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Gillette fire

A fire at an oilfield site north of Gillette burns on Oct. 31. A 36-year-old worker died shortly after the explosion and subsequent fire at the facility.

The 36-year-old Gillette man who died in October following an explosion and fire at an oil field site in Campbell County was a recent hire to the company with limited training, according to the Wyoming Occupational Safety and Health Administration’s preliminary narrative of events.

The state OSHA employees are still investigating the incident, but the fatal alert — a summary of initial facts and findings — notes a more formal training program and a reevaluation of the oil field site’s hazards for workers may be necessary for the employer. Significant factors in the fatality and recommendations from the state could change in the final report.

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Beau Damori had worked for JCG LLC, the company that holds the permit for the disposal facility north of Gillette, for less than two weeks when the explosion occurred. He was working on the site on Oct. 31 with two roustabouts who were employed by the oil field services firm Tisdale Creek Ranch Inc. The three men had drawn water from a containment pit into a truck and were then emptying the water into a brining building — part of the process prior to injecting salty oil field water underground — according to the fatal alert.

Damori left the brining building, telling the others that he needed to check the heater treater unit. The other two men did not later recall what specifically Damori had gone to fix, but within two minutes of him leaving, they heard an explosion, according to the fatal alert.

The roustabouts left the building and the well site on its northeast side. They could see flames on the west side of the premises, where Damori had gone, the fatal alert states. A fire truck responding to the 911 call of a local landowner picked up the two roustabouts at a cattle guard and took them to Highway 59, where authorities then transported them to a nearby truck stop.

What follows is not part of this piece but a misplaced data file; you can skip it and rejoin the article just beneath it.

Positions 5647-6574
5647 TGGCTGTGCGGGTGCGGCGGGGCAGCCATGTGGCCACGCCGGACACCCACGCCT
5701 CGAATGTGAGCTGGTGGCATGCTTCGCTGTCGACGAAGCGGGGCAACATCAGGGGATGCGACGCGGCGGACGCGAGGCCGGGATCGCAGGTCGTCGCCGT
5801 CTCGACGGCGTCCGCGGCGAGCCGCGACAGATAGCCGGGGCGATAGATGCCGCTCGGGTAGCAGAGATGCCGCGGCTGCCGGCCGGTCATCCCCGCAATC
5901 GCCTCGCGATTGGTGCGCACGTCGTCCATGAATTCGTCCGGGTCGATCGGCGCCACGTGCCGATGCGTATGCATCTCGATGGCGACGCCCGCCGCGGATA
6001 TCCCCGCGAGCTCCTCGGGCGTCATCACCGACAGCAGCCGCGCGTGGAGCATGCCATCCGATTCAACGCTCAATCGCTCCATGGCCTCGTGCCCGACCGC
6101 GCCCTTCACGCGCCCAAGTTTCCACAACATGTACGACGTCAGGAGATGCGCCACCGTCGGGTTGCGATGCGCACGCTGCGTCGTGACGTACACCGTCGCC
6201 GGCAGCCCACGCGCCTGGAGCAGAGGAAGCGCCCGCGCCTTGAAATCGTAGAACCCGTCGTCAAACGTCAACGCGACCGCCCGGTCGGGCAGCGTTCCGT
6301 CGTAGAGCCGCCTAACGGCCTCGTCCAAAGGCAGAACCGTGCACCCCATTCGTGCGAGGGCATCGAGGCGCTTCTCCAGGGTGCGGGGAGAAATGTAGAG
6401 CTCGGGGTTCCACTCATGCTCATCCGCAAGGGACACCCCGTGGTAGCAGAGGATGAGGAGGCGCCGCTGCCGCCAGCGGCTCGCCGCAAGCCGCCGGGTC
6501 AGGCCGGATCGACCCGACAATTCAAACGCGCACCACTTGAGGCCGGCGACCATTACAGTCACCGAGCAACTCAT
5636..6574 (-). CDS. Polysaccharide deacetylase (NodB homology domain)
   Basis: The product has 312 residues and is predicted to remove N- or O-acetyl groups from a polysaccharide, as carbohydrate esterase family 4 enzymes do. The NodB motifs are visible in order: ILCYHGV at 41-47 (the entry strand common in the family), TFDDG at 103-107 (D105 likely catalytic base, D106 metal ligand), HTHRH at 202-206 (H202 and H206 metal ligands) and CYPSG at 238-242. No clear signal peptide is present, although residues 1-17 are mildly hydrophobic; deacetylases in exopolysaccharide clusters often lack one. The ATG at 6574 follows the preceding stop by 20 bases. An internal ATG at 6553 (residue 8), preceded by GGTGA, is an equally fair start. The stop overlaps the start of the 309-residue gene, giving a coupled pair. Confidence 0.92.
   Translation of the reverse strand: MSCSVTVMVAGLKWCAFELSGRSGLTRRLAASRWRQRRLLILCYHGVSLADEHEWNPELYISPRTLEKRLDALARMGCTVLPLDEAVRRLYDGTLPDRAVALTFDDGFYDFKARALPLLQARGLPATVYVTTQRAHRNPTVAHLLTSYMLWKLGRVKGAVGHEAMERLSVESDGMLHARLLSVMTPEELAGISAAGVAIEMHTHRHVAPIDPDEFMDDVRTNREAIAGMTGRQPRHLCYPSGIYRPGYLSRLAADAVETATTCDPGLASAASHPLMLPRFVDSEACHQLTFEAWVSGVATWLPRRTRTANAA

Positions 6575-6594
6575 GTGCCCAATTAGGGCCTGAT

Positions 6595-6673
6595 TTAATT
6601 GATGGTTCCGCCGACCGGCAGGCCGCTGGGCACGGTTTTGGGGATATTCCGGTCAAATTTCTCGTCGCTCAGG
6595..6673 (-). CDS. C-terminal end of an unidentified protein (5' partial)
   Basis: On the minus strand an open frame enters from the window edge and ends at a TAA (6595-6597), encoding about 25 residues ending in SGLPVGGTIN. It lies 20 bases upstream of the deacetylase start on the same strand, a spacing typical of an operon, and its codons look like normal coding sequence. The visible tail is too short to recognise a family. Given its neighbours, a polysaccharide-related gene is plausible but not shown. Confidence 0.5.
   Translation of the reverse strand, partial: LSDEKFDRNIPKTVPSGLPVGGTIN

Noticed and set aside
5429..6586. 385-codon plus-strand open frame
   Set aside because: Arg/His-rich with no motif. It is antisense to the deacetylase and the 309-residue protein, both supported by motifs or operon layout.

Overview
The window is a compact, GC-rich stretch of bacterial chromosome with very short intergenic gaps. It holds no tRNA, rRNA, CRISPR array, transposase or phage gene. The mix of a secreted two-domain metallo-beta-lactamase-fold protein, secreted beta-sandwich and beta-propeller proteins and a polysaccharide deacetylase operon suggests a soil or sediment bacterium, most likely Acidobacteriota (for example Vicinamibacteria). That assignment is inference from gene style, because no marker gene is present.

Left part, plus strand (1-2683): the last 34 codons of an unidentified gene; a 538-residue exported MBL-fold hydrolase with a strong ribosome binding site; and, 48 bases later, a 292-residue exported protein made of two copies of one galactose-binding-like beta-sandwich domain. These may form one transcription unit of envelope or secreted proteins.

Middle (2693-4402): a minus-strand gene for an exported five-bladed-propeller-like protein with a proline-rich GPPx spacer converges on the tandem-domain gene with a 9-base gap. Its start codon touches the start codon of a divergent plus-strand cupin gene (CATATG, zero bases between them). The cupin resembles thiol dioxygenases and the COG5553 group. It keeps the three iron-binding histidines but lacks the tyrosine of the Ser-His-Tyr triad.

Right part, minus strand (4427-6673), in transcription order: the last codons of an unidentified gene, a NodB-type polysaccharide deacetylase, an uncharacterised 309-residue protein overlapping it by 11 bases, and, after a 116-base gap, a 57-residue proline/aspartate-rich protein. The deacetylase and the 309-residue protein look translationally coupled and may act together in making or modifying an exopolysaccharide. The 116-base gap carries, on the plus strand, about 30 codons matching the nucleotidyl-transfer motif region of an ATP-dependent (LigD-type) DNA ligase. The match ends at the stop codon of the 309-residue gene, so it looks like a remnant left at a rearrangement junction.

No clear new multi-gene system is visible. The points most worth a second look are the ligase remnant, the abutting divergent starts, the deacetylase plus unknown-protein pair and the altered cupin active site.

The fire following the explosion was intense and the proximity of propane gas tanks that could explode kept fire fighters back for some time. Once the Campbell County Fire Department had made a safe path to the site, the county coroner approached the scene. The coroner later said that Damori had likely died immediately after the explosion.

The fire was not fully contained until early in the morning the following day. The blaze had destroyed 10 large oil tanks, two vehicles, two semitrucks, three buildings and two large propane tanks on site.

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The fatal alert notes that limited training for Damori might have been a “significant factor” in the event. The alert also notes that only one of the roustabouts had a gas monitor on their person and that there were multiple ignition sources at the facility, which uses and produces flammable and explosive gases. The facility did not return a call from the Star-Tribune by press time Thursday.

Wyoming OSHA attempts to complete and publish fatality investigations within 180 days. The final report has not been released to the public. A spokesman for the department said the investigation is ongoing.

Twenty workers died on the job in 2018, mostly in transportation. The most recent oil field death before the fatal October explosion outside Gillette occurred in 2014. Thirty seven workers died in Wyoming that year during a boom in the oil business.

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Energy Reporter

Heather Richards writes about energy and the environment. A native of the Blue Ridge Mountains in Virginia, she moved to Wyoming in 2015 to cover natural resources and government in Buffalo. Heather joined the Star Tribune later that year.

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